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Maori Claim to Marine Areas a Mabo Problem for Gov

Maori Claim to Marine Areas a Mabo Problem for Government

The Court of Appeal's decision that customary rights can be a basis for the Maori Land Court to award ownership of foreshore, could confront the Government with problems as legally knotty as in Australia's Mabo uproar, ACT New Zealand Treaty Spokesman Stephen Franks said today.

"In effect the decision also means that reservations from settlement deals could have much more value for Maori than the Crown may have thought when it agreed that the settlements did not include claims under customary law, as an exception to `full and final settlement'.

"Successive Ministers were warned against leaving open these grounds for fresh claims.

"The real impact of the decision may not be great in direct financial payment terms - it is too soon to say. But the costs could be enormous in terms of new power to block development, to delay vital policy decisions on marine farming, to insist on `consultation' or perhaps compensation for not objecting, and interrupting the ordinary expectations and potential employment of thousands of New Zealanders.

"We already have an inkling of the predisposition of at least one important Judge of the Maori Land Court, which will now have the power to determine the claims. Chief Judge Joe Williams is also the acting chairman of the Waitangi Tribunal. The Tribunal recently issued a report which invited claimants to come back to them if they were disappointed by the outcome of the Court of Appeal case just decided. It is hard to imagine they would have if they had not expected to find that loss of foreshore and seabed represented a Treaty breach.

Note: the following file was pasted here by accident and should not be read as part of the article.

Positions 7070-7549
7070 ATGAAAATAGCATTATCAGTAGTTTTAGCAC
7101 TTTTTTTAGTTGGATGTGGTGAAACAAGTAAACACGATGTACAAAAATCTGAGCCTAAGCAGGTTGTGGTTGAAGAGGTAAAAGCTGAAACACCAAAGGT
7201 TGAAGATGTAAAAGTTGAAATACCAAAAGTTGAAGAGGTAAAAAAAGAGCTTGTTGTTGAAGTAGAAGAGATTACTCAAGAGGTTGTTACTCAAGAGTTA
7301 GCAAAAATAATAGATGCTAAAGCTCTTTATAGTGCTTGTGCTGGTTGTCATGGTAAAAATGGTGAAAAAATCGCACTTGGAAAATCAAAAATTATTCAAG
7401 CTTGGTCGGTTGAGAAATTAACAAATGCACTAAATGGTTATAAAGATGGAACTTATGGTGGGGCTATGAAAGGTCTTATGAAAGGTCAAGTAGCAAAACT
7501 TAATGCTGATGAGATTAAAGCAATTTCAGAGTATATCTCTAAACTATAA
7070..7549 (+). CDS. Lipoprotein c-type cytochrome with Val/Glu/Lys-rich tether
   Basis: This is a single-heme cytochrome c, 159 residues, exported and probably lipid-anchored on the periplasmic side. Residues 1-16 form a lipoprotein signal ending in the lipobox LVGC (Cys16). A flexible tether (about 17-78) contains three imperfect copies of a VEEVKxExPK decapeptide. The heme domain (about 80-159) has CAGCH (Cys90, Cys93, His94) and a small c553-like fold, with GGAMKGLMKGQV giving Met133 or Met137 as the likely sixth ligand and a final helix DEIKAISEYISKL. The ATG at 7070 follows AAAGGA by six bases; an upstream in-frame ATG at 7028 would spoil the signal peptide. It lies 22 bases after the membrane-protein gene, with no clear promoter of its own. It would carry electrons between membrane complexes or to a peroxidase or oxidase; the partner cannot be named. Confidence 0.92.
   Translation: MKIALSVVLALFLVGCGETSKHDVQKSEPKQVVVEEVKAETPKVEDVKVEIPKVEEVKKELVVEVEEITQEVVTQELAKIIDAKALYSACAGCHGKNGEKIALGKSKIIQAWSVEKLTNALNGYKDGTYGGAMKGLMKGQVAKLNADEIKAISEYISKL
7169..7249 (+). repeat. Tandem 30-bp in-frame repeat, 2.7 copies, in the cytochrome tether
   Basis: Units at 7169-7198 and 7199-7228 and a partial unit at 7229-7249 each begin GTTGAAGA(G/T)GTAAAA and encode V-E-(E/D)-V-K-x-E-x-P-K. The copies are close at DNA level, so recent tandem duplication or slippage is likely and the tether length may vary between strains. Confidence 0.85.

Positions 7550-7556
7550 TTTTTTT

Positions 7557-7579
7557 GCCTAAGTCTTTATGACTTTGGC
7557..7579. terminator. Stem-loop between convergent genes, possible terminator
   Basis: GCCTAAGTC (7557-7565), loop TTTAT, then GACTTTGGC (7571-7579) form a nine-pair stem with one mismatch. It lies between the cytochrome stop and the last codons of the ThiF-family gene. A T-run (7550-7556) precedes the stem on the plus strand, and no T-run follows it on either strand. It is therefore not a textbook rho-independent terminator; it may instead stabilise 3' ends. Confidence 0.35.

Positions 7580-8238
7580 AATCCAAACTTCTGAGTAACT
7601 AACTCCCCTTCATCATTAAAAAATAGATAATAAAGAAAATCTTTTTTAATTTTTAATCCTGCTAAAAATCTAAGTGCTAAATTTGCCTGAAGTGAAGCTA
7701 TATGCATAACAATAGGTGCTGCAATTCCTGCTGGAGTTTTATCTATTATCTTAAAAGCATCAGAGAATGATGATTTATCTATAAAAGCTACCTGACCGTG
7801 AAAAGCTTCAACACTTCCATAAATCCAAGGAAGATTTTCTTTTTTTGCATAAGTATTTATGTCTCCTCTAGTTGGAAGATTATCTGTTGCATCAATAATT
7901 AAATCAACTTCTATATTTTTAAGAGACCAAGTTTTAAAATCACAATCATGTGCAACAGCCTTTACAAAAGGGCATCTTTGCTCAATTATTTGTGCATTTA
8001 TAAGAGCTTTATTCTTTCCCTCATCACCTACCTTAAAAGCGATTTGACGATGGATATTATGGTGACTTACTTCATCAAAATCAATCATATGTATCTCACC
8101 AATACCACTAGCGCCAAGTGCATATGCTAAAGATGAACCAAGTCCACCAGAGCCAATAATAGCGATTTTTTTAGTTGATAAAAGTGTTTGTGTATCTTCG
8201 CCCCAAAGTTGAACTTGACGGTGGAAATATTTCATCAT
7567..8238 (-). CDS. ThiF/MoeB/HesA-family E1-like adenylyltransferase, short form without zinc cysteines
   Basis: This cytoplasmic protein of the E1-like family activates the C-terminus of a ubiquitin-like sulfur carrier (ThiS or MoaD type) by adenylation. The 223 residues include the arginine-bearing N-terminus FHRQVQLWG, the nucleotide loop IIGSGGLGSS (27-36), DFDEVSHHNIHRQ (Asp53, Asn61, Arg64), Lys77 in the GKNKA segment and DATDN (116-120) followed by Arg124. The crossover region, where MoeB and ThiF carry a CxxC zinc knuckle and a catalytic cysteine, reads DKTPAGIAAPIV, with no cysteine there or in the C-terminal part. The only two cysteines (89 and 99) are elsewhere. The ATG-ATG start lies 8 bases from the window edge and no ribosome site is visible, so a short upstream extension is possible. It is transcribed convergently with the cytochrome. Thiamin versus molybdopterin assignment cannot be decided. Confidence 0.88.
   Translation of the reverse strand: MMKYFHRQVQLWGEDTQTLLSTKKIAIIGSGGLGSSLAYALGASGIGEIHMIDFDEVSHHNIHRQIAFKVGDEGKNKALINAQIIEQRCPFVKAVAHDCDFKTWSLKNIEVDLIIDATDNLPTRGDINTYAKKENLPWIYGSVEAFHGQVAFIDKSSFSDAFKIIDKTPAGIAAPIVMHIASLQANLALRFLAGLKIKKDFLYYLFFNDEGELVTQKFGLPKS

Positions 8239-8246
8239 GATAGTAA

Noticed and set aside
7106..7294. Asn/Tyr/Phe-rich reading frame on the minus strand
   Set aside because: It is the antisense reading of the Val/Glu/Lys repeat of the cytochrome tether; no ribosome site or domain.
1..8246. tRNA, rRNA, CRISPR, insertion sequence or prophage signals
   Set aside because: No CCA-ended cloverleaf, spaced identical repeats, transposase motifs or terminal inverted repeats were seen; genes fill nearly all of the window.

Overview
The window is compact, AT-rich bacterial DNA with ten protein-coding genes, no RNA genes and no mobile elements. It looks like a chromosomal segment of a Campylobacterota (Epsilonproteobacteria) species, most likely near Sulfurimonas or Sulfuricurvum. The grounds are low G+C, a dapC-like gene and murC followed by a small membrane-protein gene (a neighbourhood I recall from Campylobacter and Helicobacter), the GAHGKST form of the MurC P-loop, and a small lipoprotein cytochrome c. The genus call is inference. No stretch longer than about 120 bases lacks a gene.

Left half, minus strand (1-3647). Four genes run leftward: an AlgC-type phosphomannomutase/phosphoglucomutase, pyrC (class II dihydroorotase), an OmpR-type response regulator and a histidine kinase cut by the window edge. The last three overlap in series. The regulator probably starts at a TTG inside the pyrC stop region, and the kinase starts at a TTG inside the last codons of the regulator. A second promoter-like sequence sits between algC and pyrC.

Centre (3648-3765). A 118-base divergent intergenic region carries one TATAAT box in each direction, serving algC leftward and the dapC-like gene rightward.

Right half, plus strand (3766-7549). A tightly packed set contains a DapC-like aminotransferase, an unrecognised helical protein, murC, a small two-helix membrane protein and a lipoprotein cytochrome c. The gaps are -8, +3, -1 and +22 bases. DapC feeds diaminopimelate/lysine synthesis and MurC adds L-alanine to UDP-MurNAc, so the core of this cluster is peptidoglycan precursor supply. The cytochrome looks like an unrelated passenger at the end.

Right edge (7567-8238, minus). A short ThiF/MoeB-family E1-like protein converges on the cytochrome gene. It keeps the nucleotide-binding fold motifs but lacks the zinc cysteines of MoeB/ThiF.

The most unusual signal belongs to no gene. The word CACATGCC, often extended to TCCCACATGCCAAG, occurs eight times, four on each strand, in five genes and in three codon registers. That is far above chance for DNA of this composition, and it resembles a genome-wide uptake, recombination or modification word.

"Now Judge Williams will have a chance to decide just how much has been lost.

"This case may also test the new Treaty `principle', decided on the hoof by Prime Minister Helen Clark three weeks ago, when she first heard of the Tribunal's oil and gas decision. She rejected it on the grounds that the uncompensated 1937 expropriation of oil and gas was in the national interest. She also made it plain that the Tribunal's recommendation of compensation, would be rejected because it would not be "in the national interest".

"If the Government has anywhere near the same concern for all the users of our marine areas and foreshores, as they have for oil companies, she should now say immediately what the Government will do. Devastating years of uncertainty as the Maori Land Court works its way through the claims will not be in anyone's definition of the national interest", Mr Franks said.

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